Keep your great ideas from getting shot down

I thoroughly enjoyed reading this month’s feature called Buy-In by John Kotter and Lorne Whitehead (Harvard Business Press, 2011). Not only because the book is well-written and thoughtfully explained, but because the applications are virtually everywhere in life and work.

Buy-In is about effectively presenting your great ideas—and protecting them. Often, we get so caught up in creating the ultimate solution that we forget to communicate it properly so everyone is engaged in the transformation we want to implement. More specifically, Buy-In is also about leading change among naysayers who would rather preserve the status quo. Unfortunately, Kotter and Whitehead say multiple studies report that when significant change is needed, 70 percent of the time people back away, go into denial and fail to implement change under budget and within deadlines. Thanks to the authors’ business experience and diligent research, this book isolates naysayers’ attacks into four primary categories and explains how to overcome those different objections. Equally valuable, Kotter and Whitehead specifically illustrate how to prepare for strategic implementation of large-scale change.

Below is an excerpt from our interview with John Kotter:

CausePlanet: Your approach toward leadership and change is a unique one. What inspired you to write Buy-In?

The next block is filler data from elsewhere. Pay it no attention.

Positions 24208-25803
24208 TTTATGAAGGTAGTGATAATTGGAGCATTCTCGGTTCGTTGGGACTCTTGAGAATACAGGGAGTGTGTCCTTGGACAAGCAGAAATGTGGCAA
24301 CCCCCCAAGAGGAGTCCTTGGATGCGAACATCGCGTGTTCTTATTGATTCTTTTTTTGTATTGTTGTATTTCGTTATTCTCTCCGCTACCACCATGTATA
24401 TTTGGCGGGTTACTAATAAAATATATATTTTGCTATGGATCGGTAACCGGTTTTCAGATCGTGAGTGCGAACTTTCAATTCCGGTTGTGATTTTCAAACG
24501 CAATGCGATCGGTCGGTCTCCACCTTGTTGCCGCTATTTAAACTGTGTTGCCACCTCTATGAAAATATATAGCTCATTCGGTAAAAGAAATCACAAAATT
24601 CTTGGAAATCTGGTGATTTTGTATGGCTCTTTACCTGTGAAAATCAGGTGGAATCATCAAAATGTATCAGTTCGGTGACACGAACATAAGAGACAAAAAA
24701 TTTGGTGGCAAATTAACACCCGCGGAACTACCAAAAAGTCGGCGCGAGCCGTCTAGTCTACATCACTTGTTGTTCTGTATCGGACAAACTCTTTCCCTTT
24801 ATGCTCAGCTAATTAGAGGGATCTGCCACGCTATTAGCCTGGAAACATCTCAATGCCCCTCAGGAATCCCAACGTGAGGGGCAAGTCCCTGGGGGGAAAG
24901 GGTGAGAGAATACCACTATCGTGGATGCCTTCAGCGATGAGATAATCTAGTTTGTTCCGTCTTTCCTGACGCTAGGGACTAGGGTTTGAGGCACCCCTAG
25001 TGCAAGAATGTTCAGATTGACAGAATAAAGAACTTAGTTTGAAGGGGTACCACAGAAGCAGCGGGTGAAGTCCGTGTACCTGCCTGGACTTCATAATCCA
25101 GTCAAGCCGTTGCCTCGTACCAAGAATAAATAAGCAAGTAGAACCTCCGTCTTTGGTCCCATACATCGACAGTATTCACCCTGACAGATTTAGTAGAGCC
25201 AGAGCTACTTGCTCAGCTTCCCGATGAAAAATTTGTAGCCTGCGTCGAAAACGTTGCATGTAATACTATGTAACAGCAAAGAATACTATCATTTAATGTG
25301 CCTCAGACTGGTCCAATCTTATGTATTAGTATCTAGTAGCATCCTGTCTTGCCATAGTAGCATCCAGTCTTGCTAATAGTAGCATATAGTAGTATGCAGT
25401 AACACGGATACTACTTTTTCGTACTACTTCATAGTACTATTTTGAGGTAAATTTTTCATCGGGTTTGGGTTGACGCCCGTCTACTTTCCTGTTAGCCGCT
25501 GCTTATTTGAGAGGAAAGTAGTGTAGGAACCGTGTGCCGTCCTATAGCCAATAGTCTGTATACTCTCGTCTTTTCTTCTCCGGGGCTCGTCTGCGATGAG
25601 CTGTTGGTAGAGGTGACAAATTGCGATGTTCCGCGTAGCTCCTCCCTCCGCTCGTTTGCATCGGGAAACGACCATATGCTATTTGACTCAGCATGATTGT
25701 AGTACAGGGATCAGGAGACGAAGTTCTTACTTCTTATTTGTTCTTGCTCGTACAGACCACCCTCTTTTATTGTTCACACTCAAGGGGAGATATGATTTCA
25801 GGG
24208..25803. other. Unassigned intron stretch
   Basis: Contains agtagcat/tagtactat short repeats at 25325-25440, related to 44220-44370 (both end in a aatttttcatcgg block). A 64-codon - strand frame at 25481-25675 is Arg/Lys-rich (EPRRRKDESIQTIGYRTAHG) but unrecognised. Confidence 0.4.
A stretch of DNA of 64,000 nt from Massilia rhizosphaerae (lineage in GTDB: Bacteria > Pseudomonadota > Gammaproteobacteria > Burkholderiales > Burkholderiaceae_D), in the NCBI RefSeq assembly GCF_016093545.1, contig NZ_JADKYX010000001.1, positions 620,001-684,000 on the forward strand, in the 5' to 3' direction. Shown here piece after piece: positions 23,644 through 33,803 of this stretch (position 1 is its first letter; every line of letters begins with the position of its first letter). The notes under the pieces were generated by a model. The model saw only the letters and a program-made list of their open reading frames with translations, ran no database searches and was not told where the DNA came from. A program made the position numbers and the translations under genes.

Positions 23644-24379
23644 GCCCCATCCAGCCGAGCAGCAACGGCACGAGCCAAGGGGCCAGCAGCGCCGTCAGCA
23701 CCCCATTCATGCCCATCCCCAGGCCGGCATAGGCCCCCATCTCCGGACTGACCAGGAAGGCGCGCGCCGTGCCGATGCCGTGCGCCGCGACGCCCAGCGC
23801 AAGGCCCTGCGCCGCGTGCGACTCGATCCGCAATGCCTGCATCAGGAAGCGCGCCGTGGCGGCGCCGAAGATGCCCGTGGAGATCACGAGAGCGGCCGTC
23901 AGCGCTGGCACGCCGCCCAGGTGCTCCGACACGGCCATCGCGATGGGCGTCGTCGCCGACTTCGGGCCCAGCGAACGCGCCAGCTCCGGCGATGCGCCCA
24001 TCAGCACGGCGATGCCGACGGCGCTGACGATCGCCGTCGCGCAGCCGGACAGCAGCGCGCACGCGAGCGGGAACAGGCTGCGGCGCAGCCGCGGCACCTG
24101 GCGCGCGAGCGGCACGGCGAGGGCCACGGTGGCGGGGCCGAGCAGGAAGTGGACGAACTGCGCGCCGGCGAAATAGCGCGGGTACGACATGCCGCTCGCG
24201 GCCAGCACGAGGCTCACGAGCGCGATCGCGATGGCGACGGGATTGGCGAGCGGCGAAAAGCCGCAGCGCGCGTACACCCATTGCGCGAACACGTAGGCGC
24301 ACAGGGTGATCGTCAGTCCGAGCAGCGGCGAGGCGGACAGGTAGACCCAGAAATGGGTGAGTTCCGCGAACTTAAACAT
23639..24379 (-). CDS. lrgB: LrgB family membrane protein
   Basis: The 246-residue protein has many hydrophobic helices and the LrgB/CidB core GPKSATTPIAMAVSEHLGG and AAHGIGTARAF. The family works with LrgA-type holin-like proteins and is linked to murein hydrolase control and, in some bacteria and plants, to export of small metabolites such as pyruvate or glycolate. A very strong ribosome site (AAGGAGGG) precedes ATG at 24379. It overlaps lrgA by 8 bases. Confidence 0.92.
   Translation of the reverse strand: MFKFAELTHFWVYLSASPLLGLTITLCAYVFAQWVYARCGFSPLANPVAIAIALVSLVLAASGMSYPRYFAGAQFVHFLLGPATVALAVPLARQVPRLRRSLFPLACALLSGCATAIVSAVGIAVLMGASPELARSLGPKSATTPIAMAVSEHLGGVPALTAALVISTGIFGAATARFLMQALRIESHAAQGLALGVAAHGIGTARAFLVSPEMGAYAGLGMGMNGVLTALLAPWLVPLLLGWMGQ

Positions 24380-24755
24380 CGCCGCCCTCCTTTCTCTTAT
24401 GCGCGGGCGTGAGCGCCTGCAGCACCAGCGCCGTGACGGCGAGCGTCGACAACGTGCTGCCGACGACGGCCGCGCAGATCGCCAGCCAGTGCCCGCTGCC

Kotter: Buy-in is a very basic issue and one that appears in several of my previous books, most notably Leading Change. Buy-in is the act of getting people to listen to you, understand your ideas and overcome hesitation they have about supporting them. But asking people to support your idea is part of a much larger process, one that I’ve found throughout my research to be essential in making significant changes actually happen. I outline this 8-step process in Leading Change, and buy-in is step 4. People spend so much time developing good ideas, maybe because of a problem they or their company face, or because they see an opportunity for positive change. But there is very little knowledge out there about how to successfully implement these good ideas. Unless you can win support for your idea from people at all levels of your organization, you can’t move forward. Along with the team at my firm, Kotter International, we help people understand how to move forward, how to go from talking about significant, powerful change to making it happen. And in our work, we found that this one particular step—winning buy-in—is something people really struggle with. So I felt very strongly that it was something we needed to help people understand better and learn how to do well.

For more discussion about the buy-in process or how to purchase the book, visit John Kotter’s blog.

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